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A Girl Walks Home Alone at Night

Some of the images sit there unmoving for too long, but that very same stasis also helps create and enforce the underlying tension, the tormented…

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Ballad of Narayama

"The Ballad of Narayama" is a Japanese film of great beauty and elegant artifice, telling a story of startling cruelty. What a space it opens…

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Monsieur Hire

Patrice Leconte's "Monsieur Hire" is a tragedy about loneliness and erotomania, told about two solitary people who have nothing else in common. It involves a…

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Toronto festival fit for film fans

The 1999 Toronto Film Festival, 11 days and 319 films long, opens today with a quarter of a million moviegoers looking for next year's top Oscar winners - or maybe trying to avoid them. The films come from 52 countries, and 171 of them will be world or North American premieres. People plan their vacations around this festival; at a screening last year of a Vietnamese musical, I sat next to Barbara Strange, who planned to see 45 movies and "exist on bottled water, dried apricots and mixed nuts."

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It's the end of the 'ride

TELLURIDE, Colo. -- There are times when I wonder why I even go to the new movies at Telluride, since the special programs and retrospectives are so valuable. On Sunday I saw a surprise screening of the latest Werner Herzog documentary and then attended his birthday party on the lawn of the Mason's Hall. And an hour later I was watching a beautifully restored print of the 1931 Bela Lugosi "Dracula," with a new score composed by Philip Glass, who conducted a live performance of it with the Kronos Quintet.

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Drawing success

TELLURIDE, Colo. -- The day began with one of the most wondrous films I ever hope to see. "Princess Mononoke," by the Japanese master of animation Hayao Miyazaki, is a symphony of action and images, a thrilling epic of warriors and monsters, forest creatures and magical spells, with an underlying allegory about the relationship of man and nature. Not a children's film, it is a film for all ages that demonstrates why, for some stories, the special effects wizards are only spinning their wheels, because some images cannot be visualized unless they are drawn.

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Telluride gets high marks

TELLURIDE, Colo. -- It's a combination of a film festival and a ski weekend, greatly improved by the absence of snow. Moviegoers at this year's 26th Telluride Film Festival can take the ski lift to the top of the mountain, but what they find there is a little unexpected: the Chuck Jones Cinema, named for the animator who brought Bugs Bunny and Wile E. Coyote to life.

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Telluride earns trust of film fans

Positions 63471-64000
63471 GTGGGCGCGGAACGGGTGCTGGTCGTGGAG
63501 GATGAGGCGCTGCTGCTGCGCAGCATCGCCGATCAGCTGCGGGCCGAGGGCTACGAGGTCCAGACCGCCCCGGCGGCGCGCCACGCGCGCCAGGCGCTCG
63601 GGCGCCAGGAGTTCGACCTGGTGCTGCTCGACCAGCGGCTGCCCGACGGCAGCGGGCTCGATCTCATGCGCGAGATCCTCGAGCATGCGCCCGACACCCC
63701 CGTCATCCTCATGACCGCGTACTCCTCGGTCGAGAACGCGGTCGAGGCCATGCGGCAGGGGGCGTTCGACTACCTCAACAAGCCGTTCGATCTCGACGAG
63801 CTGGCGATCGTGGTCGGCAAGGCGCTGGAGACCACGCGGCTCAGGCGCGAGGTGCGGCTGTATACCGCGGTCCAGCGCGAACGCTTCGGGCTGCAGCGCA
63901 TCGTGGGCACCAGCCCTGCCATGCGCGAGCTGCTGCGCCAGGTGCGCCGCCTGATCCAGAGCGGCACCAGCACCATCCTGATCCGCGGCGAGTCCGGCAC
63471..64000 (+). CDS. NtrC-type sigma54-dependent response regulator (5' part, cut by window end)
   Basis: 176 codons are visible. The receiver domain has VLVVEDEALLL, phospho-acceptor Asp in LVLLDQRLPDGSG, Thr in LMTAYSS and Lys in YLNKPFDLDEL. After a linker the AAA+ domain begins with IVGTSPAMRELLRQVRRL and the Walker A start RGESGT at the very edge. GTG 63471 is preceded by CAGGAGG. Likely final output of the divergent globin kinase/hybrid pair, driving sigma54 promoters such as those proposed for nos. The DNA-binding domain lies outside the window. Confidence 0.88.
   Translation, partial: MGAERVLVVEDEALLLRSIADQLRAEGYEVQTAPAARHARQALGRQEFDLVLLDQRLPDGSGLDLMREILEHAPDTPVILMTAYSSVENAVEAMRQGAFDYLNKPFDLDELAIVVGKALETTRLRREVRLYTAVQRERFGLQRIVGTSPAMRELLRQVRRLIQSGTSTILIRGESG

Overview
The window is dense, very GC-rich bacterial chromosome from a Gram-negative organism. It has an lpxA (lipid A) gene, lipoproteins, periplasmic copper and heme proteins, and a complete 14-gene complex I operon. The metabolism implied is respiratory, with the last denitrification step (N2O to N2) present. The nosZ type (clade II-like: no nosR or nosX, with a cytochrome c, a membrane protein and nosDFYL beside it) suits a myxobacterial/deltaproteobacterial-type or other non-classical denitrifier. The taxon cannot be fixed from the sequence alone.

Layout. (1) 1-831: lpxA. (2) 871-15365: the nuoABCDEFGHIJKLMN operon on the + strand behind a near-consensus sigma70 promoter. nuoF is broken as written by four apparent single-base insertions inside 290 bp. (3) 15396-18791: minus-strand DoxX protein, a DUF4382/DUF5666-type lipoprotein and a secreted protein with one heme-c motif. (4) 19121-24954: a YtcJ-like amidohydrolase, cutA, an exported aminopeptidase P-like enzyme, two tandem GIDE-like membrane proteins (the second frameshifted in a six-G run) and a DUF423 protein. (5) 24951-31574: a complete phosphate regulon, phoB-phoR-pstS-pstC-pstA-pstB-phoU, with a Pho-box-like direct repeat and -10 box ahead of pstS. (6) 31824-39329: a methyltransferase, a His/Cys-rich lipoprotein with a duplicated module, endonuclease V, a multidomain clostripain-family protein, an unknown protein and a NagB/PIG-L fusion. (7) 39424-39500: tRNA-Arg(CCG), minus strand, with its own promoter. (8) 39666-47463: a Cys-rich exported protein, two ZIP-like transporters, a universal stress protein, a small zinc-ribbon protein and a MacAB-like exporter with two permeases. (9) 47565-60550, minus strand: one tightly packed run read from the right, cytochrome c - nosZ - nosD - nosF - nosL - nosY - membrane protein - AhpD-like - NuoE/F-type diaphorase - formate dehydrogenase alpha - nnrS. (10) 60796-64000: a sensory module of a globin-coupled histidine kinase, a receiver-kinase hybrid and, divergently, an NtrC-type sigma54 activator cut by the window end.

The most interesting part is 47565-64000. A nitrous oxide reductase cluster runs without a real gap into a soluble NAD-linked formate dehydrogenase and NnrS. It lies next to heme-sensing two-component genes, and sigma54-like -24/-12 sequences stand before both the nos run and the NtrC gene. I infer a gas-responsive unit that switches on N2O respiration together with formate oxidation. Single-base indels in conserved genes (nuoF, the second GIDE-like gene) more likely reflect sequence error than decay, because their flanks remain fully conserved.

The autumn movie season begins for me on the night when the curtain goes up on the first screening at the Telluride Film Festival. After a long summer of special effects, explosions, stabbings, shootings, gross-out comedies, supernatural mystifications, horror stories and movies about the alarmingly sophisticated sex lives of teenagers, September brings relief.

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'Beauty' contest

TORONTO -- "American Beauty," which opens in theaters on Friday, strengthened its position as an Oscar candidate by winning the Air Canada "People's Choice" award here Sunday, on the closing day of the Toronto Film Festival.

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Cannes winners a strange crew

CANNES, France -- The survivors of the 52nd Cannes Film Festival met at the Nice airport on Monday like applicants for an emergency airlift. The carnage of the awards ceremony was still fresh in our minds. A jury led by the Canadian director David Cronenberg had produced a list of awards so peculiar that it is safe to say no one understood it except Cronenberg -- and perhaps some, but not all, of his jury members. "Perverse," Variety called the verdict.

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Award ceremony passes over festival favorites

CANNES, France -- By the time I walked into my hotel after the Cannes Film Festival award ceremony Sunday night, the verdict was already in. Scandale! cried the desk clerks in unison, summarizing the television coverage. Cannes was reeling after a list of winners so unexpected and generally unpopular that the TV commentators were rolling their eyes. The instant verdict was that jury president David Cronenberg, the unorthodox Canadian director, had led his jury into the hinterlands of cinema and camped there.

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'Dogma' keeps the faith

CANNES, France -- Kevin Smith's "Dogma" had its first public screening here Friday night, and the world did not end. Not even in the film. The apocalyptic comedy, which has stirred charges of blasphemy in some Catholic circles, played at midnight Friday in the festival, after press screenings earlier in the day. There was much laughter and no visible outrage.

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